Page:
The Illusion Of Retirement & “Economic Benefit” At The Expense Of Your Physical, Mental & Emotional Well-Being
You can quote several words to match them as a full term:
"some text to search"
otherwise, the single words will be understood as distinct search terms.
ANY of the entered words would match
4 min read

The Illusion Of Retirement & “Economic Benefit” At The Expense Of Your Physical, Mental & Emotional Well-Being

The Illusion Of Retirement & “Economic Benefit” At The Expense Of Your Physical, Mental & Emotional Well-Being

This article is meant to discuss the “opportunity cost” of life and how our social structure consistently supports so called “economic benefit” at the expense of your physical, mental, and emotional well-being – not to mention the wonders and experiences the world has to offer that you will never see. An opportunity cost is defined as the lost benefit one receives of something over something else. It is the consequence of choice for better or worse. You want a candy bar, your spouse tells you to get an apple. You remain skinny but still crave chocolate. When we look at the fundamentals of most modern societies in the world they are characterized 100% by financial functions – debt, net worth, material possessions, or bought social status at a country club... you get the point. You are personally a financial function for economic projections – buying vs. renting, unemployment statistics, wage inflation, among many others. Very rarely does society encourage anyone to believe in themselves or challenge groupthink. Want another easy example? If you are in the US, ask someone where they vacation and I am pretty sure Mexico comes up regularly as the only international destination. FYI, Puerto Rico is not an international destination. Why is the focus of this article on retirement and what does this mean? An “acceptable retirement” is one of the largest and most controlling variables and the biggest risk of opportunity cost, mainly regret, of who you are and who you will be as a human being. Currently, the social structure is set up so you are forced to live beyond your means in order to be accepted in society and to save in anticipation that you will continue to live beyond your means. Doesn’t make sense, does it? Now, let me explain very simply without turning this article into an analytical mess. I have read that for most people to retire, the minimum dollar value requirement is at least one million, though some say two million and others say more. Let us assume that one million dollars is necessary for retirement, without which you will be homeless when you hit 62, as most financial “experts” will have you believe. Also, let’s assume there are no external factors such as political, financial, or currency risks to consider. How do these forecasts of a comfortable retirement even relate to most occupations in society? They don’t, and that is what the bulk of the population fails to realize, and this is the critical point. You are force fed this reality, but if you are passionate about your occupation, doing something like working as a school teacher, police officer, social service worker, nurse, or anyone else earning less than $100,000 year, it is nearly impossible to reach this benchmark. It might as well not even exist, yet everyone adopts it. This is not to say, of course, that someone making more than that cannot also be passionate about their job, but the majority of working adults are not pulling in that kind of salary. However, there is a counter argument for you analytical minds and it is this: what if I live very minimally on only the basics – say just rice and milk, for example – and save everything I earn? This would be called the opportunity cost of life, your life. Would you really want to eat rice and milk for thirty years to have that million in retirement, only to find out that it isn’t as great as you thought, because you missed out on everything else life had to offer? You may have reached this pinnacle of false “success” but you never learned to play the guitar and you can’t learn now because you have arthritis. You also never learned to scuba dive, paint, or speak another language (or five).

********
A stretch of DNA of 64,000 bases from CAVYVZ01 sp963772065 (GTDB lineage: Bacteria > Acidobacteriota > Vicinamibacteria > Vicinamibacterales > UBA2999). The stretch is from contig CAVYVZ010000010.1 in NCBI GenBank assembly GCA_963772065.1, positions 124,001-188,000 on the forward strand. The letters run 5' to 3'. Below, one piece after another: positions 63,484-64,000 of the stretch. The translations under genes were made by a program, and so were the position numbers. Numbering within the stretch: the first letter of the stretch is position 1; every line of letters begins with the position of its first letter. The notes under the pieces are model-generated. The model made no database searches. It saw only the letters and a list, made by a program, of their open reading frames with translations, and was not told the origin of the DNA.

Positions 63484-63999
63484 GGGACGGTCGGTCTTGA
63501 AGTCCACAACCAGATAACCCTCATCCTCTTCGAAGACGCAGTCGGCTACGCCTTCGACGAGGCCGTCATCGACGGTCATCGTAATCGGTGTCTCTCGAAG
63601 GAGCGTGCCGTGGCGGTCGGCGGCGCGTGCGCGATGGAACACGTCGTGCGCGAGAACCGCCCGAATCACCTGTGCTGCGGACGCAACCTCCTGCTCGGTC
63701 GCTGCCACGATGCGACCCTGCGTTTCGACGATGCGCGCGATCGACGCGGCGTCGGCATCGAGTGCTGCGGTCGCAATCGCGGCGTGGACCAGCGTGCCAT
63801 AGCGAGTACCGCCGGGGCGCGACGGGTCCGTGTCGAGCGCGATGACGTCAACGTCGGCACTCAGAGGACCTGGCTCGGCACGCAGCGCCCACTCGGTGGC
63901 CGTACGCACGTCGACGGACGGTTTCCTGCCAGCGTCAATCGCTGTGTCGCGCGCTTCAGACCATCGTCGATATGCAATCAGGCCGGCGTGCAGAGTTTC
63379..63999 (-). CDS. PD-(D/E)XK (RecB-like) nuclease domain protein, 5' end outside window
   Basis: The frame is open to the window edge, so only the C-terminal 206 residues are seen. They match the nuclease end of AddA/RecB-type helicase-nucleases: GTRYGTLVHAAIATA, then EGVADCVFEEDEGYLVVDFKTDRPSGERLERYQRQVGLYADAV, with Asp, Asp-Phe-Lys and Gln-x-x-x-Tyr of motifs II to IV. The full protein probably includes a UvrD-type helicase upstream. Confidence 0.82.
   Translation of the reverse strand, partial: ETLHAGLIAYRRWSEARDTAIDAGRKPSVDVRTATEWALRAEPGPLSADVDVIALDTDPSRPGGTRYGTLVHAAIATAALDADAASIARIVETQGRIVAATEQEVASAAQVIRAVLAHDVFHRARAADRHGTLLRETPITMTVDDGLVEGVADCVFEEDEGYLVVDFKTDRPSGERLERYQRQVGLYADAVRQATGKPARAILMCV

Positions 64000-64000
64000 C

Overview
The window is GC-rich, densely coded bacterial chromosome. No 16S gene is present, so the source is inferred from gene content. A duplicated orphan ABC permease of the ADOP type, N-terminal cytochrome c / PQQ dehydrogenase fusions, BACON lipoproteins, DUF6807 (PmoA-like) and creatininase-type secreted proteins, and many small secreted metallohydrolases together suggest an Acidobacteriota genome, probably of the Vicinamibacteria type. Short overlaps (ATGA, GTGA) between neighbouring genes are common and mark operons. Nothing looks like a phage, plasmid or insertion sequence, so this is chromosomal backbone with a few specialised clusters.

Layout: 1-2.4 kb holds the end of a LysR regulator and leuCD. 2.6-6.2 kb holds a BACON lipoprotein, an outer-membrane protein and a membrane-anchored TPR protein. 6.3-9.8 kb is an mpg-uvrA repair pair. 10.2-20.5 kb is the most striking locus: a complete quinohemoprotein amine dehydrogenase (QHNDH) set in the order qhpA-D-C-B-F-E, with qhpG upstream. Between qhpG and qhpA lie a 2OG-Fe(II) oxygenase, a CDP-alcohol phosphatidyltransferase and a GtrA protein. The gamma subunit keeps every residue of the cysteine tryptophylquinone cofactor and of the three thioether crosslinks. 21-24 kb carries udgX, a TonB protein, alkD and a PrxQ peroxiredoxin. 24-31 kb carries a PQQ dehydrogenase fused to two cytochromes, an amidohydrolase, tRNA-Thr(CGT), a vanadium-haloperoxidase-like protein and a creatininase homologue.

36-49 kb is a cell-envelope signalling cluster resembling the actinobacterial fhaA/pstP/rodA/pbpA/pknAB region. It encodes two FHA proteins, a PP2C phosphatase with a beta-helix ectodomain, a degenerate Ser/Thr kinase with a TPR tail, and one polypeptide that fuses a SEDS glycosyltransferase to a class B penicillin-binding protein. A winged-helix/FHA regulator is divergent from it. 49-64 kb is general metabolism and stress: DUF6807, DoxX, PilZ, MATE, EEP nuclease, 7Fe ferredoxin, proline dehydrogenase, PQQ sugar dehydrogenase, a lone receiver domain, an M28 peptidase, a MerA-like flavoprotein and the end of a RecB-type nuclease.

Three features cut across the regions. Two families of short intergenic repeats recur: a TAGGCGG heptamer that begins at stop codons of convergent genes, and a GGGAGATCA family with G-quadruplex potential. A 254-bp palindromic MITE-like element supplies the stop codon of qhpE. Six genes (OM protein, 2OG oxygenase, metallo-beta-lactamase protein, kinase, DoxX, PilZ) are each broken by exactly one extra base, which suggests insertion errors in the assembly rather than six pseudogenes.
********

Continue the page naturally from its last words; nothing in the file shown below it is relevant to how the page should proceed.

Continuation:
The list of regrets is endless and you are an empty vessel. What is the solution to this dilemma? Instead of changing a materialistic mindset overnight, the short version is to stop listening to so-called experts who are far from being an expert on anything. Just because someone is on TV or in the newspaper giving financial advice doesn’t mean they are competent.

They repeat what everyone else is saying and then everyone else starts to believe it without hesitation. You have all the answers and knowledge you need and you will begin to define your comfort zone according to your preferences and experiences, not someone else’s projections of your financial function. Listen to yourself, follow your intuition, and enjoy every moment you have. Take that trip you have been dreaming of for the last seven years, because in another seven you will still want to go. Ask the girl out at the coffee shop you see every Tuesday afternoon. Stop in the animal shelter you see every day driving home from work to see if they can use some help. Start focusing on experiences and passions, not items, or a bank balance that creates a false sense of security.

The world, believe it or not, is a safe place with an infinite amount of stories and experiences. True success is how you empower the people around you. —————————— This piece was put together by the wonderful group at Choki whose mission is to protect the culture and traditions of some of the most sacred places left in the world under the threat of “globalization” — .

Read the full article at the original website